At some point during the production cycle of my article in Skiing magazine about building my own skis, there was a temporary headline slapped on the layout: “DIY Skis? Try WTF Skis?” Though the headline didn’t stick, it sums up the insanity of trying to build skis from scratch in my garage. But having done so, I have to admit that my home-built boards were close, very close to being a rideable pair. It turned out that I had made the wood cores too thick, and this left me with skis that were a bit herky-jerky on the hill. If I had to do it over, I’d go much thinner, less fiberglass, less wood, less epoxy … less of everything.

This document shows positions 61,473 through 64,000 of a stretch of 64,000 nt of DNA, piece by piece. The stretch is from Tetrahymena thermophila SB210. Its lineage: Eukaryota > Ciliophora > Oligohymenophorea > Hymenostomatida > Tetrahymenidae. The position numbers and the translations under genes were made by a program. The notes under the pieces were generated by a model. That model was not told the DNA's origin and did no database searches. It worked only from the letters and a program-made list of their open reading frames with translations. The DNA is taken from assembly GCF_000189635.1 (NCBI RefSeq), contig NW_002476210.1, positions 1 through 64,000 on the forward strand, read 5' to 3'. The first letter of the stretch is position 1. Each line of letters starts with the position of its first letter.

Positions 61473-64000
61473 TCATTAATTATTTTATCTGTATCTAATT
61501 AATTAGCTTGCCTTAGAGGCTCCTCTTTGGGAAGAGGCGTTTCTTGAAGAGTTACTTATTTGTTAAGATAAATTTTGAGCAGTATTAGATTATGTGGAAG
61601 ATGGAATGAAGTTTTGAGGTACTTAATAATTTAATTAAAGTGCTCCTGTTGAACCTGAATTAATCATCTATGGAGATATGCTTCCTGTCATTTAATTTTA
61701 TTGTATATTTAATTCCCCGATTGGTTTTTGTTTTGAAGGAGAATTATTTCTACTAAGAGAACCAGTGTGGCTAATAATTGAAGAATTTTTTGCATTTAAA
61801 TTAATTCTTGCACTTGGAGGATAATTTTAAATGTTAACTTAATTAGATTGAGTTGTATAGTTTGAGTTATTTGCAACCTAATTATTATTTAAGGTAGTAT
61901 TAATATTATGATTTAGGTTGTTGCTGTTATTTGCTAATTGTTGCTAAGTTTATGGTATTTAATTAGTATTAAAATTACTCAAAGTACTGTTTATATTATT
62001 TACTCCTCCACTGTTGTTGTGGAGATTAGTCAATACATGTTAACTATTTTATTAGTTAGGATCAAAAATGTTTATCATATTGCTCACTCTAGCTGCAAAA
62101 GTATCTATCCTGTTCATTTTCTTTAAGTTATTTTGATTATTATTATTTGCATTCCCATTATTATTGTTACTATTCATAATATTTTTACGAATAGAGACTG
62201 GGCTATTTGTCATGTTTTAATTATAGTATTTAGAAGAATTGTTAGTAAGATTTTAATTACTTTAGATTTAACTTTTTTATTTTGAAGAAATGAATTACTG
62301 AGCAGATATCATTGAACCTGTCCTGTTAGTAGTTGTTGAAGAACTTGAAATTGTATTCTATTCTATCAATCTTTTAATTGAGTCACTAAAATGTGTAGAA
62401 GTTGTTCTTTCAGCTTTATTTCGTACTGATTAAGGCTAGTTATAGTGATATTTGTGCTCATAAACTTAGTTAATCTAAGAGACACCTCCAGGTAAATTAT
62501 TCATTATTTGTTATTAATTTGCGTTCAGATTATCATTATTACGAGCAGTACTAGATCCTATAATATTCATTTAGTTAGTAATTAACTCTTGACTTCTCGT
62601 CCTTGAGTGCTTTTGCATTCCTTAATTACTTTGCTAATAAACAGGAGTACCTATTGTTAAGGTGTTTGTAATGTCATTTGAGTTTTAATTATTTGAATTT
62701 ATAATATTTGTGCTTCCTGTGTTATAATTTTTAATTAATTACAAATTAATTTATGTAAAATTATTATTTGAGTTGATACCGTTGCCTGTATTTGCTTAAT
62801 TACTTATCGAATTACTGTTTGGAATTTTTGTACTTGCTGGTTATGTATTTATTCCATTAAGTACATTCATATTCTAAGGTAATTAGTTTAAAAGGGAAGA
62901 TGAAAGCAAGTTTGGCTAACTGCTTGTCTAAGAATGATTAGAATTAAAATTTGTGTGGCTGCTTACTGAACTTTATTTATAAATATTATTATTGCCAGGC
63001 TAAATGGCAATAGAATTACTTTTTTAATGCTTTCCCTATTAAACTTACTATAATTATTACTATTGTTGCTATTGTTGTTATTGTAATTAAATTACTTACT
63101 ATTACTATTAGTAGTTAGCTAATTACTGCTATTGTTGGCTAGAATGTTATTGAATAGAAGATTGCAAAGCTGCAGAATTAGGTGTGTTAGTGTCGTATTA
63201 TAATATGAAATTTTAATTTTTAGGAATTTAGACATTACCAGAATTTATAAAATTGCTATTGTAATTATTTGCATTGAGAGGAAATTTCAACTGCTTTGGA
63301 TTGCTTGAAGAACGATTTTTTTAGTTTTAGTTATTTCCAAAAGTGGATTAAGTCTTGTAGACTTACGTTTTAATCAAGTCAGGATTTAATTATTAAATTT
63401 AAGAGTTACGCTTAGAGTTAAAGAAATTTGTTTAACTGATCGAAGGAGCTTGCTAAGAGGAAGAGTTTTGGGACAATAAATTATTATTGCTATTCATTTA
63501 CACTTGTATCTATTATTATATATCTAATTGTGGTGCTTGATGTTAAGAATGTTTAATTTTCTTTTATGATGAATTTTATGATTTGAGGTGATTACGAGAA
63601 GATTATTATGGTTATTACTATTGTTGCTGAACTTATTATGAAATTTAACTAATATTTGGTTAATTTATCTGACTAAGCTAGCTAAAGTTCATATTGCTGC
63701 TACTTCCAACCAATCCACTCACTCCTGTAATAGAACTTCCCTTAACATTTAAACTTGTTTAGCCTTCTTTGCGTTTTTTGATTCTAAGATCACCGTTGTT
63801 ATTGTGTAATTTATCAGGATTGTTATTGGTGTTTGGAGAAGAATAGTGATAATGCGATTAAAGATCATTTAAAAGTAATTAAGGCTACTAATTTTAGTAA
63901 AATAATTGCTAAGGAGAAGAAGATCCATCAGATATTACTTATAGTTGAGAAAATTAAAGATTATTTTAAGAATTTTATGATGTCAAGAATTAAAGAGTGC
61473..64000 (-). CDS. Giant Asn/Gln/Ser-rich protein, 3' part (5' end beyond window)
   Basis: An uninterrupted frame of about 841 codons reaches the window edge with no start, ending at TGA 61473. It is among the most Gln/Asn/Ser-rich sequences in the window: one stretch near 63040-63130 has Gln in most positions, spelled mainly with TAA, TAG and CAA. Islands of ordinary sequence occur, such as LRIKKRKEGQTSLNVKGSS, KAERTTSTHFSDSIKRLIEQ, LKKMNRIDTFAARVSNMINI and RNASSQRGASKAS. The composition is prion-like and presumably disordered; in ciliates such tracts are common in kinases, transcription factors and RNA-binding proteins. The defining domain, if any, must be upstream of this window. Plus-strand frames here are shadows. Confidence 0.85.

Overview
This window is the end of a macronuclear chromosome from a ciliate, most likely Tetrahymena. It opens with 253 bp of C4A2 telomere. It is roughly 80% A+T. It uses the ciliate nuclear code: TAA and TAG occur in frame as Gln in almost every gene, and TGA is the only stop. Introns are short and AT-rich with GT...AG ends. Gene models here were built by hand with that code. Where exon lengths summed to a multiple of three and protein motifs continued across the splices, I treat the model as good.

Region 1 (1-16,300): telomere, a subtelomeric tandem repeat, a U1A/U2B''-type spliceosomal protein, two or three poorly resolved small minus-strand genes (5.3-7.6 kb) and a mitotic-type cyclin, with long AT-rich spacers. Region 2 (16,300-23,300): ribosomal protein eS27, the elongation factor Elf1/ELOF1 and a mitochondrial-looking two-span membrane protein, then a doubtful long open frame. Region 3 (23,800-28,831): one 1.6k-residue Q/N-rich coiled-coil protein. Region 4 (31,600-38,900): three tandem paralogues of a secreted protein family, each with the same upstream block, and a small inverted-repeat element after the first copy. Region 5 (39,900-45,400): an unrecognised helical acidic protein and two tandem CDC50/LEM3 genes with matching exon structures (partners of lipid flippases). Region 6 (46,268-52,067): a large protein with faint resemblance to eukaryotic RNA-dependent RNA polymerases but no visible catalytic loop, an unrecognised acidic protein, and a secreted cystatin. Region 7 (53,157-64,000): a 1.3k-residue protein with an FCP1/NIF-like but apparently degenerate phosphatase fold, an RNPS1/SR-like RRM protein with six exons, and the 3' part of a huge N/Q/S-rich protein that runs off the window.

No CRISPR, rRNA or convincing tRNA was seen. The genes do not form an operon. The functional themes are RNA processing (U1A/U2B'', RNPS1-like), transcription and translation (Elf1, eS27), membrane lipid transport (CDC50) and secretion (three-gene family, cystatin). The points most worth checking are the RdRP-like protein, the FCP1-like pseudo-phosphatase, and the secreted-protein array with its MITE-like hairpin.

That said, I probably wouldn’t make skis again. I spent about $600 on materials. For that amount, I could nab a high-end pair of last-season’s sticks. But the fact that I made skis that were reasonably rideable without any prior experience says a lot about the quality of store-bought boards. Certainly you’d think the pros could do exponentially better than a DIY hacker like me? And yet most of the skis of I’ve owned over the years rode only marginally better on the slopes than my homemade jobs. That seems outrageous. Does this mean that all production skis are junk? No. Though figuring out which brands excel is tough, especially since many models—including some of the so-called “boutique” labels—use the same manufacturing facility in Slovenia. There you have it, my next story: The search for the world’s best-built ski.